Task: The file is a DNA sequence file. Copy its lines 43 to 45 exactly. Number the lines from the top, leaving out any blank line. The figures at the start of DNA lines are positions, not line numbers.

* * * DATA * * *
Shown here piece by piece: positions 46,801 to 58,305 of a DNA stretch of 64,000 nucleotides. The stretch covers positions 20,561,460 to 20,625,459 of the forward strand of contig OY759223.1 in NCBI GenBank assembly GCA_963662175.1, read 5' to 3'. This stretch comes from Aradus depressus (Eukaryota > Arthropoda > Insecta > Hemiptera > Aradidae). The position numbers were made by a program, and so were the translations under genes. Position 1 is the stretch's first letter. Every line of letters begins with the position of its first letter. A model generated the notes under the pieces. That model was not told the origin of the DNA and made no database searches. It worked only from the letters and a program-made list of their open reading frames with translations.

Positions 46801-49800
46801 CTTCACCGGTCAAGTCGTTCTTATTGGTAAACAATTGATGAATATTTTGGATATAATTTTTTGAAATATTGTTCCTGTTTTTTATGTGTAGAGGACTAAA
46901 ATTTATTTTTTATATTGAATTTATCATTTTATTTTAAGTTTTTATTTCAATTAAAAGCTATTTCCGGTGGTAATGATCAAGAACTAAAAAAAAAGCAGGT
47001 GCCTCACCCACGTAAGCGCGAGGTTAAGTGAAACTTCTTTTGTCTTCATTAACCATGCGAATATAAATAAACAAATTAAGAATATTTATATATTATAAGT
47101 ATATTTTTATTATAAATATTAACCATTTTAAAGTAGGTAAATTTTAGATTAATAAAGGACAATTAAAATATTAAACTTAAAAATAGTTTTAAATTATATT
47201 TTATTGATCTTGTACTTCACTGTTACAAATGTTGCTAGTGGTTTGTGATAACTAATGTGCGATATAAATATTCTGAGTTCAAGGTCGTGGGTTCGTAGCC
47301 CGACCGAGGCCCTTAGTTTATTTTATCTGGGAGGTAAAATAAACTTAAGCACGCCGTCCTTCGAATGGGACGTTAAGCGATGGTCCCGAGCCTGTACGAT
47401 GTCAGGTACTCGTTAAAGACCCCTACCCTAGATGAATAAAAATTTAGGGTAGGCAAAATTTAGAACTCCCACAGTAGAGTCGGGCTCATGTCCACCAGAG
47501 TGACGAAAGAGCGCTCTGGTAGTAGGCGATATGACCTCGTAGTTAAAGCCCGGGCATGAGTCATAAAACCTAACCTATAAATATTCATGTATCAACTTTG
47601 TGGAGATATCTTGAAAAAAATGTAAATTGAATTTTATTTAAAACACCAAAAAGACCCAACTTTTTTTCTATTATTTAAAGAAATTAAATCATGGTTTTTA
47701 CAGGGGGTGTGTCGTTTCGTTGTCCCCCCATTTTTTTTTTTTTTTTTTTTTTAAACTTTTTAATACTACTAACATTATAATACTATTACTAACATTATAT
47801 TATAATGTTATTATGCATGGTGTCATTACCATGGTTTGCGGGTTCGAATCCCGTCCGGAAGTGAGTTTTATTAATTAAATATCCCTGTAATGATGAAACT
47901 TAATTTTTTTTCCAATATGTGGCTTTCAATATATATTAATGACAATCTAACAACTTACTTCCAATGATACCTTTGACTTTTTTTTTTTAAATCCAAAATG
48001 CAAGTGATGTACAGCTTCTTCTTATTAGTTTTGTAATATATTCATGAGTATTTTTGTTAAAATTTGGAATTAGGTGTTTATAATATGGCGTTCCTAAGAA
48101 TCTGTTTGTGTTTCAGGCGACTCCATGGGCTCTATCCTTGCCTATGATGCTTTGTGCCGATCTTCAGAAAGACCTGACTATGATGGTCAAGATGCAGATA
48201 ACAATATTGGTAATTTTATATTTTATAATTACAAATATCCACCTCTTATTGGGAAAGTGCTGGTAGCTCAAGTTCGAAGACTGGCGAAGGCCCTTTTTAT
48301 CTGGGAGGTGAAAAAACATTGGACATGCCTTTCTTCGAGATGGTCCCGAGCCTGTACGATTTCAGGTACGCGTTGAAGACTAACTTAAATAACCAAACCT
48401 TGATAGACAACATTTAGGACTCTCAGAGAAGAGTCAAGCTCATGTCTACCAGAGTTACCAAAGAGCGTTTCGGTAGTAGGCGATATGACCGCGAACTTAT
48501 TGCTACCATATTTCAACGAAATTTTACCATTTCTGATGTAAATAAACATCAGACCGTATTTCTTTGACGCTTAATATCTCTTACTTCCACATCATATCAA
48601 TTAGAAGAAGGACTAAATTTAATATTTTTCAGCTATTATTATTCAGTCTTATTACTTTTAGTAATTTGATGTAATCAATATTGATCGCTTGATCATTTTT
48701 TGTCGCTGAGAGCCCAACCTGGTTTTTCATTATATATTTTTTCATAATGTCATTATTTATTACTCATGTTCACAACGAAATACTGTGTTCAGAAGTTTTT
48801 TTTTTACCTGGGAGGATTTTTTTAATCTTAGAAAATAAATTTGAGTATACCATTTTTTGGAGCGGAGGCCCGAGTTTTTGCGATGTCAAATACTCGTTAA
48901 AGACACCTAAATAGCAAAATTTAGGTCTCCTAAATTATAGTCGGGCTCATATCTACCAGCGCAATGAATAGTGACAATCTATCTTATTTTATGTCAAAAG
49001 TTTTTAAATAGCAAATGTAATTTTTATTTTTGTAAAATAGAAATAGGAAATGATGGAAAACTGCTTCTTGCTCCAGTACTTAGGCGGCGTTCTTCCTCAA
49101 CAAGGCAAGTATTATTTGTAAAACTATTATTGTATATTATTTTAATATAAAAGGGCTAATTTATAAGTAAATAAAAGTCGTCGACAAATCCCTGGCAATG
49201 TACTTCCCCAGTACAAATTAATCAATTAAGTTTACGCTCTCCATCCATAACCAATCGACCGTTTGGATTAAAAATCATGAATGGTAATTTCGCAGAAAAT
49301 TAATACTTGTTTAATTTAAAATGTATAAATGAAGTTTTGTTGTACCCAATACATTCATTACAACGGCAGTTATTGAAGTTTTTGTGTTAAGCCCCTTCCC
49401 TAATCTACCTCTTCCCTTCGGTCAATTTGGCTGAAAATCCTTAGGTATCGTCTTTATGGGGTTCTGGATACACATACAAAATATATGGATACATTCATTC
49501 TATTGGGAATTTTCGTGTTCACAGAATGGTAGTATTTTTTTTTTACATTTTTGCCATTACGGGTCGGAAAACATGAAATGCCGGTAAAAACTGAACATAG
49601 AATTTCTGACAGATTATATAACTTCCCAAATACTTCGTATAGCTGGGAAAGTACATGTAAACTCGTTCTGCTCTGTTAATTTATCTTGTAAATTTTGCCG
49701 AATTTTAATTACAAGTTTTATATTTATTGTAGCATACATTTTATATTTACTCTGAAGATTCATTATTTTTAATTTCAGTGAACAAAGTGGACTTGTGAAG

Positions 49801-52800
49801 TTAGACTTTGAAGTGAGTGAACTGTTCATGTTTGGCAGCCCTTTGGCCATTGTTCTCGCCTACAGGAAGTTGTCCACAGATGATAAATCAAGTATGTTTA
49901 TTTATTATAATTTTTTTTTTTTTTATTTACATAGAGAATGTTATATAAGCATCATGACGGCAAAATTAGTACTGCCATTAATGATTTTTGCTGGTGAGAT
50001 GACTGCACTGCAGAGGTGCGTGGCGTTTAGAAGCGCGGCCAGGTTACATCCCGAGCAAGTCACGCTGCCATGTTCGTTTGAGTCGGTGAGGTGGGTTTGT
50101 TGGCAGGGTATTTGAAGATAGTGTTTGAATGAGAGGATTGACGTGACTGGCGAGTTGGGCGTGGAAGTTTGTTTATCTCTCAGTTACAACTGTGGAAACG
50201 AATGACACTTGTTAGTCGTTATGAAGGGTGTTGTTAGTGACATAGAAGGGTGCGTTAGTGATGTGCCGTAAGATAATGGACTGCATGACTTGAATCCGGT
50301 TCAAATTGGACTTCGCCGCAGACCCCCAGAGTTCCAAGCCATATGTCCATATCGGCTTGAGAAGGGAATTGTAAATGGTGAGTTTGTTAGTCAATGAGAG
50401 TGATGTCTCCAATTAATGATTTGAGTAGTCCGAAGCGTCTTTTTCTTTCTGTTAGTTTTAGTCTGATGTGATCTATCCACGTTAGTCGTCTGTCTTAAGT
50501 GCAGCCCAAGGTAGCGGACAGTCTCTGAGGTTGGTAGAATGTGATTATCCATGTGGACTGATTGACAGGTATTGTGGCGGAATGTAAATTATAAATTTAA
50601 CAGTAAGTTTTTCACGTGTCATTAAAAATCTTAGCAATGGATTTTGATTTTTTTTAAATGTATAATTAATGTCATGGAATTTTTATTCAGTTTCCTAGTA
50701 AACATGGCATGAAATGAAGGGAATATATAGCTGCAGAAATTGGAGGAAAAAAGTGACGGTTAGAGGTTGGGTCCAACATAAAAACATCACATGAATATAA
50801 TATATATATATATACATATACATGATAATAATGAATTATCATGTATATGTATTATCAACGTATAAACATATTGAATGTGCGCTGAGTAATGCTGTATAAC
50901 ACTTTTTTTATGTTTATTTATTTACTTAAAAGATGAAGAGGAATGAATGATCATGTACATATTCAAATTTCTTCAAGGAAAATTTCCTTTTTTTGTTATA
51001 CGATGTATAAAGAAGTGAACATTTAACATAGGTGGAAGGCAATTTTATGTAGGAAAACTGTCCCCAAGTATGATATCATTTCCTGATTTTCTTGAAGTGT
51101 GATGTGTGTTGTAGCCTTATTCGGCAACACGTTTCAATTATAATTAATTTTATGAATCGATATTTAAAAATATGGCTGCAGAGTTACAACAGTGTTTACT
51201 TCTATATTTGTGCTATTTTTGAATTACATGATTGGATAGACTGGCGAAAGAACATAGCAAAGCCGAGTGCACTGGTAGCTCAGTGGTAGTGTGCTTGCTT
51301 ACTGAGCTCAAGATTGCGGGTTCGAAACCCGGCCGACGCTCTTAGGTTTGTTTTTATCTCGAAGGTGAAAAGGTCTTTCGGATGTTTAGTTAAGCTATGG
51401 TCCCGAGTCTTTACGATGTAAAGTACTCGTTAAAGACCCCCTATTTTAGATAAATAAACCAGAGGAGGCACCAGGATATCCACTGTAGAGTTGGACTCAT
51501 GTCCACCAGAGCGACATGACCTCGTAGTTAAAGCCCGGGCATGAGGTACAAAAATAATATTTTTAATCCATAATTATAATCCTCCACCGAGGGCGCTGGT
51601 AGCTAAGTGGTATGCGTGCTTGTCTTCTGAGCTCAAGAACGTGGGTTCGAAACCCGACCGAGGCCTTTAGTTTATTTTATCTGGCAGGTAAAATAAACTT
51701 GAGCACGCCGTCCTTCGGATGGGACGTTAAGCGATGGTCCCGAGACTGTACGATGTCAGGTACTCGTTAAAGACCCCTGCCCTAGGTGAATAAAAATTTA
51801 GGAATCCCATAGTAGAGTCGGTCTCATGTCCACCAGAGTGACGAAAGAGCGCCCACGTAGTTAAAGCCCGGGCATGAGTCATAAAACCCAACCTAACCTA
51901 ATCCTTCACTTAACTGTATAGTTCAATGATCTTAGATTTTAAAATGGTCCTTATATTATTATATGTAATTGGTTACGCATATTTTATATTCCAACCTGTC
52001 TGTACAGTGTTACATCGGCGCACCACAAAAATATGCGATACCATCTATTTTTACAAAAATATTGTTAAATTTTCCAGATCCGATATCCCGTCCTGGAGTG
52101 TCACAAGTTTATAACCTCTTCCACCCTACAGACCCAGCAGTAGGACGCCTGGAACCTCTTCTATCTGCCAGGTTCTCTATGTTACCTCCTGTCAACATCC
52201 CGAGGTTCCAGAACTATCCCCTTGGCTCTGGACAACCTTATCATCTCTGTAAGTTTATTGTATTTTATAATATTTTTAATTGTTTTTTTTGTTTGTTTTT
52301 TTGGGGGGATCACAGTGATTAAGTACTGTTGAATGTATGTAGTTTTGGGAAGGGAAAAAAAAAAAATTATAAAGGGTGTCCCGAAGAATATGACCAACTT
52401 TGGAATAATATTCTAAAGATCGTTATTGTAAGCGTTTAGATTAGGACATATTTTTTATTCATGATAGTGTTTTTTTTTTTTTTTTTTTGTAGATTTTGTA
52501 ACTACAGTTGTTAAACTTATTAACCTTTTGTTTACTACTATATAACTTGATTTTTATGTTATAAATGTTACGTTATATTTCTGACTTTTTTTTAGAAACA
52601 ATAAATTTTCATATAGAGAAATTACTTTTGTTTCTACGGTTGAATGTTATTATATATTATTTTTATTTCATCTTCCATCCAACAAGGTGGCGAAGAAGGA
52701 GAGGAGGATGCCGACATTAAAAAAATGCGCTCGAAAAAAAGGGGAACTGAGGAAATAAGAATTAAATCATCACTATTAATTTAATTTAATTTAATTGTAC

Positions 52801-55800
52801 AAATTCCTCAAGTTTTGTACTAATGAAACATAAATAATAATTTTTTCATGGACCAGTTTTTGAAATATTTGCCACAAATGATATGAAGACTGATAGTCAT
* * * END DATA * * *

50701 AACATGGCATGAAATGAAGGGAATATATAGCTGCAGAAATTGGAGGAAAAAAGTGACGGTTAGAGGTTGGGTCCAACATAAAAACATCACATGAATATAA
50801 TATATATATATATACATATACATGATAATAATGAATTATCATGTATATGTATTATCAACGTATAAACATATTGAATGTGCGCTGAGTAATGCTGTATAAC
50901 ACTTTTTTTATGTTTATTTATTTACTTAAAAGATGAAGAGGAATGAATGATCATGTACATATTCAAATTTCTTCAAGGAAAATTTCCTTTTTTTGTTATA